2020, October 13: Moon Above Venus

Venus and Moon in Leo, October 13, 2020
2020, October 13: The moon (26.0 days past New moon phase, 16% illuminated) – nearly 33° up in the east – is 8.8° above Venus, 24.0° up in the east. The crescent is 5.9° to the lower left of Regulus.

A beautiful crescent moon appears above Venus in the morning sky before sunrise on October 13, 2020.

by Jeffrey L. Hunt

Look eastward on the morning of October 13 for a beautiful crescent moon above brilliant Venus.

The chart above shows the pair along with the star Regulus (in Leo) about an hour before sunrise.

Moon and Venus, October 13, 2020
2020, October 13: The moon (26.0 days past New moon phase, 16% illuminated) – nearly 33° up in the east – is 8.8° above Venus, 24.0° up in the east. The crescent is 5.9° to the lower left of Regulus.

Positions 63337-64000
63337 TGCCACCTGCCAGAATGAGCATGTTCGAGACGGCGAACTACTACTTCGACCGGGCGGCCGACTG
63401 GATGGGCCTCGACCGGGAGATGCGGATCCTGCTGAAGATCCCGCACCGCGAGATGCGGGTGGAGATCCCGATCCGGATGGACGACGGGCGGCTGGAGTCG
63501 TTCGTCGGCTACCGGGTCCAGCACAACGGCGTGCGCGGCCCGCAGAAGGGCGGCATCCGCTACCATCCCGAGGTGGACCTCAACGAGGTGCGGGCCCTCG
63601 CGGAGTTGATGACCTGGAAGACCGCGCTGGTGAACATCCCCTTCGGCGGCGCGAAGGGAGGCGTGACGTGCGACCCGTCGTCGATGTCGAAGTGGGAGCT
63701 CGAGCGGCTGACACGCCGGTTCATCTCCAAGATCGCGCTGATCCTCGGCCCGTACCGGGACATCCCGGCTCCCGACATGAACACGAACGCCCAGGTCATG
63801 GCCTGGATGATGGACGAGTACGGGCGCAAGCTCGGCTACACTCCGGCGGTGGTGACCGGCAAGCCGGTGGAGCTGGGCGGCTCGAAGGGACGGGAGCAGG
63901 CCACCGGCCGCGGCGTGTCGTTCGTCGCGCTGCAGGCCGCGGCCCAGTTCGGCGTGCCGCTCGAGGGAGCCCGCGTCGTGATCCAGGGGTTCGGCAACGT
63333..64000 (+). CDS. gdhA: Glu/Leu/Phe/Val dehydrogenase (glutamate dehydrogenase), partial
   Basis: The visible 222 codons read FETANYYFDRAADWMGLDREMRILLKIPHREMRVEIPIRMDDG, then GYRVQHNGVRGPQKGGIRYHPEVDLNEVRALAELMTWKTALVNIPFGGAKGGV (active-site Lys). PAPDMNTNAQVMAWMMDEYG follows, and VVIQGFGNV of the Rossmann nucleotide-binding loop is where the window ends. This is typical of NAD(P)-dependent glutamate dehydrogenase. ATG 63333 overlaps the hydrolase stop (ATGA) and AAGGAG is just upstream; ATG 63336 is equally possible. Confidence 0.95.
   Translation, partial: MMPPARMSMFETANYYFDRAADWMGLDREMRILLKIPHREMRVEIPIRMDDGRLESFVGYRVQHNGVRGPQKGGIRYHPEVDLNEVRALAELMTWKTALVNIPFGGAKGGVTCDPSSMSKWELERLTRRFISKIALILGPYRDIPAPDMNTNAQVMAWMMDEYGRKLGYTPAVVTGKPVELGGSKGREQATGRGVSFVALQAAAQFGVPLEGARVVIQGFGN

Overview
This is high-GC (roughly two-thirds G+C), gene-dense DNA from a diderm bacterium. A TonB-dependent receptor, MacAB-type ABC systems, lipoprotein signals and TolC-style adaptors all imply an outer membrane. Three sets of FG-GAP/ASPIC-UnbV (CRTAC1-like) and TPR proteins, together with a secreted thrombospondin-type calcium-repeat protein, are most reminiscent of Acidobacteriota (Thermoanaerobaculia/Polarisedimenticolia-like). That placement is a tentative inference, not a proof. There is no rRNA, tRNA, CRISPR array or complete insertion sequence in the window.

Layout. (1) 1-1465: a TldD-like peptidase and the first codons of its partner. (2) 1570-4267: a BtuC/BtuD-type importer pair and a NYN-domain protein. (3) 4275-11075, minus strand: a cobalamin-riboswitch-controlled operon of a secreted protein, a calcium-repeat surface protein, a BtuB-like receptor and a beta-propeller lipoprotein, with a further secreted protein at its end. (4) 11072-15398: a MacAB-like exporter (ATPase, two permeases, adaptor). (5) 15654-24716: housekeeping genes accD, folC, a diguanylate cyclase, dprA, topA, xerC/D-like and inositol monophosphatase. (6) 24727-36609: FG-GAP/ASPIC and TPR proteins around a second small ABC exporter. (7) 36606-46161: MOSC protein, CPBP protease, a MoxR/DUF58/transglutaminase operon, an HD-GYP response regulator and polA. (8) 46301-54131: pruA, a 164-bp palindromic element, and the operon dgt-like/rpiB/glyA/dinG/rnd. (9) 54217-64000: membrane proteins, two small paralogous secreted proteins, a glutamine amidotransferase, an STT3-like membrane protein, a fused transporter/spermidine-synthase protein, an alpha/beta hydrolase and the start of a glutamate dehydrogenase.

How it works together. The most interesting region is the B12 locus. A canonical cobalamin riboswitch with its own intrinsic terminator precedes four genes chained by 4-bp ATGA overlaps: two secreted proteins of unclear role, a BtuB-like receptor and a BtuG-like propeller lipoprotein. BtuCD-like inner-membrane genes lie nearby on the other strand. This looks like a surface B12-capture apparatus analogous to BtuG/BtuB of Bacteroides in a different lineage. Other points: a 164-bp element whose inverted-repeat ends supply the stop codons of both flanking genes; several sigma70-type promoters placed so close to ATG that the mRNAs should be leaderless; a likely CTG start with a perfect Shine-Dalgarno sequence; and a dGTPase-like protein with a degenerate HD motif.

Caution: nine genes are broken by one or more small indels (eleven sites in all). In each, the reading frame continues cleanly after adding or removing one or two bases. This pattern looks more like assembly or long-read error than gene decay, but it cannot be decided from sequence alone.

Venus rises at about 4 a.m. local time, about 3 hours before sunrise.  The moon rises about an hour earlier than Venus.  As morning twilight begins, the moon, Venus and the starry background rise higher into the sky.

See our summary about Venus during October 2020 and the feature article  about Venus as a Morning Star.

If the sky is exceptionally clear, it might be easy to follow Venus and the moon in the eastern sky after sunrise.

On the accompanying chart, the moon is 26.0 days past the New moon phase and 16% illuminated. The lunar crescent is 8.8° above Venus and 5.9° to the lower left of Regulus.

Photographers can capture “earthshine” on the night portion of the moon with time exposures of a few seconds or more, along with the hues of twilight.

Find the moon and Venus tomorrow (October 14, 2020).

Read more about the planets during October.



Categories: Astronomy, Sky Watching

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